I took this photo when promoting our 2021 calendar, choosing titles from my bookshelf that I thought made sense together. Then, as I was packing them away, I thought perhaps some of you would be interested to know more about them. So here’s a bit more, with links for each.
Yes, yes, this is a shameless punt of a book featuring my Bowls print on the cover, but if you want to know who is currently designing the most interesting fabric, and how they do it, get your hands on Modern Fabric, by Abby Gilchrist and Amelia Poole, published at the end of 2020. Click to find out more >>
I really chose this bunch of books for their titles, but their contents seem to explore compatible ideas too.
- My copy of Detaljer Hemma is written in Swedish, although it is available in English too, as Swedish Details. The book focuses on the details (bathroom taps, light switches, cutlery drawers, windowsill arrangements) in ordinary Swedish homes, and brims with sweetness and charm. After a read, you’ll see a much more forgiving light shining onto the ordinary corners of your own home. Read more about Detaljer Hemma >>
- If you’ve felt the pleasure of using a beautiful handmade mug, or if your enjoyment of an object has been enriched when you found out how it was made, the essays of the Japanese folk-art pioneer in The Beauty of Everyday Things will inspire you to keep deepening the relationship with the objects that surround you. It’s an argument for beauty and skill over convenience and profit, and I’m all for it. Read more about The Beauty of Everyday Things >>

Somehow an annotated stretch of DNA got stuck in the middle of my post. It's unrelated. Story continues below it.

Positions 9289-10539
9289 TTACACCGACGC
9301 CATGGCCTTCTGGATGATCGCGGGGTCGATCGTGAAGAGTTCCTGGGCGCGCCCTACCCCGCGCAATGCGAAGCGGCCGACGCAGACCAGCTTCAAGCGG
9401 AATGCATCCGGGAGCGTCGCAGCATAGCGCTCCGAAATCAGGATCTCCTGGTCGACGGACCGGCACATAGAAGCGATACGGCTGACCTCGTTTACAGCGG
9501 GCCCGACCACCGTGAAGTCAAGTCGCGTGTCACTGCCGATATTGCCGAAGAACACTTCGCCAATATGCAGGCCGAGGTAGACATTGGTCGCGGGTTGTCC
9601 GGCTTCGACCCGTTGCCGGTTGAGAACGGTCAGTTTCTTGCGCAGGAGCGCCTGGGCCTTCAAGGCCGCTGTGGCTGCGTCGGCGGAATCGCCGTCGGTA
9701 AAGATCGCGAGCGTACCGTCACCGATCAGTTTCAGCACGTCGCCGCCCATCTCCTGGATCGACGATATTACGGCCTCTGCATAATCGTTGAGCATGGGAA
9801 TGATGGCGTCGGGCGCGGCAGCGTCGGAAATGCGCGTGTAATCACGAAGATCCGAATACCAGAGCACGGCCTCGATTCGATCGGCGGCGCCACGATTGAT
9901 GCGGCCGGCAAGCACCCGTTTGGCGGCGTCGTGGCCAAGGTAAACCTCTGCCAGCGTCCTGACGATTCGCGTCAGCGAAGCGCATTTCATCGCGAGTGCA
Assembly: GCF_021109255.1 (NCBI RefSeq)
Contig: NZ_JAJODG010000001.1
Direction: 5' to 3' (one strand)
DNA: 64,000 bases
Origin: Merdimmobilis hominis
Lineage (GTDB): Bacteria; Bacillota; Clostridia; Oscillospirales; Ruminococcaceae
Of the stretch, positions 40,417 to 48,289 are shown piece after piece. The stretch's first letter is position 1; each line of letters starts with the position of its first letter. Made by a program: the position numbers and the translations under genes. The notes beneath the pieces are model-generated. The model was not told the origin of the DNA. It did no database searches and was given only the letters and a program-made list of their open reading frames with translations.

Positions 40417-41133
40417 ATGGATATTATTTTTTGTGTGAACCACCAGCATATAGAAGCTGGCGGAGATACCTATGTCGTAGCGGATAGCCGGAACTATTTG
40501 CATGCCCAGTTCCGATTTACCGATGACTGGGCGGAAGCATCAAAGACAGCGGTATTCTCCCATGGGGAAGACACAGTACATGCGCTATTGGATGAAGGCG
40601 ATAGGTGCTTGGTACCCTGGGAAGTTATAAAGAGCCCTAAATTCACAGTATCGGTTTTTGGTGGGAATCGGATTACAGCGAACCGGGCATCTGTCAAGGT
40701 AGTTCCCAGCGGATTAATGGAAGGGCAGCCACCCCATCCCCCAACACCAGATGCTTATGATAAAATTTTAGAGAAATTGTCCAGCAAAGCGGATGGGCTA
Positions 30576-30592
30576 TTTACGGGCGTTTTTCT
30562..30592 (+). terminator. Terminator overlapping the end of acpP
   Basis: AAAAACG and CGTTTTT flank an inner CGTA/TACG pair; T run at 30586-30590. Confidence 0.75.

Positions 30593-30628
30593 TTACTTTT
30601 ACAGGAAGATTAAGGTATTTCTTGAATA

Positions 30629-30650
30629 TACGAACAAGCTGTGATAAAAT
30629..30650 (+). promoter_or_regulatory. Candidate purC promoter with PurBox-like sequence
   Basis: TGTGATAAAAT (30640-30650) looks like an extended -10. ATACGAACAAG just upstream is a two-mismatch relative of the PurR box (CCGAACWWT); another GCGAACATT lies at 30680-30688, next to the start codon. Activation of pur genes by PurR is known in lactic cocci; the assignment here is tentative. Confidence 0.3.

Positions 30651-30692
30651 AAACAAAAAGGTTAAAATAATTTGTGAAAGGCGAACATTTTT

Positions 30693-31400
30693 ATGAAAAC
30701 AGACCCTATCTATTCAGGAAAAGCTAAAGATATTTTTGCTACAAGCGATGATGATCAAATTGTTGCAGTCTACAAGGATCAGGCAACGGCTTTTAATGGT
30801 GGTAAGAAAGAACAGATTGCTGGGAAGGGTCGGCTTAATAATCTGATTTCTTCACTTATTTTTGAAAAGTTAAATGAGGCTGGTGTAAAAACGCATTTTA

- I included Tiny Beautiful Things because the title fits so well with the other two books, but if you enjoy reading toughminded, warmhearted life advice, these responses from Cheryl Strayed’s Dear Sugar column are for you. More about Tiny Beautiful Things >>
- Heather Havrilesky is another sharp-as-a-tack advice columnist, writing the Ask Polly column for New York magazine, where she applies her searing Xray vision to supplicants’ problems with tough love empathy. What if This Were Enough? is collection of her essays that ask questions about the culture of self-improvement, betterment and the eternal quest for ‘more’. More about What if This Were Enough? >>
- I didn’t ever finish Together by Richard Sennett, so it was selected on the strength of its title and cover, but again, it looks at the value of ordinary, everyday things – in this case, how humans relate to one another – and makes the argument for placing more value on a culture of intentionally, skillfully cooperative behaviour. More about Together >>
Back to the books with pictures!
I keep Theo Inglis’ MidCentury Modern Graphic Design close at hand to pick up at idle moments, because it is the kind of book that makes me head straight to my sketchbook, desperate to make designs and illustrations at least half as good as this selection of graphic design and illustration from the mid 20th century. Read more here >>
In the Secret Lives of Colour, Kassia St Clair fills your mind with stories about colour that will enrich your experience, changing the way you see colour for ever. Just read about “Mummy Brown” to realise that ordinary things are often a lot less ordinary when you scratch the surface. Aren’t books amazing like that? Read more here >>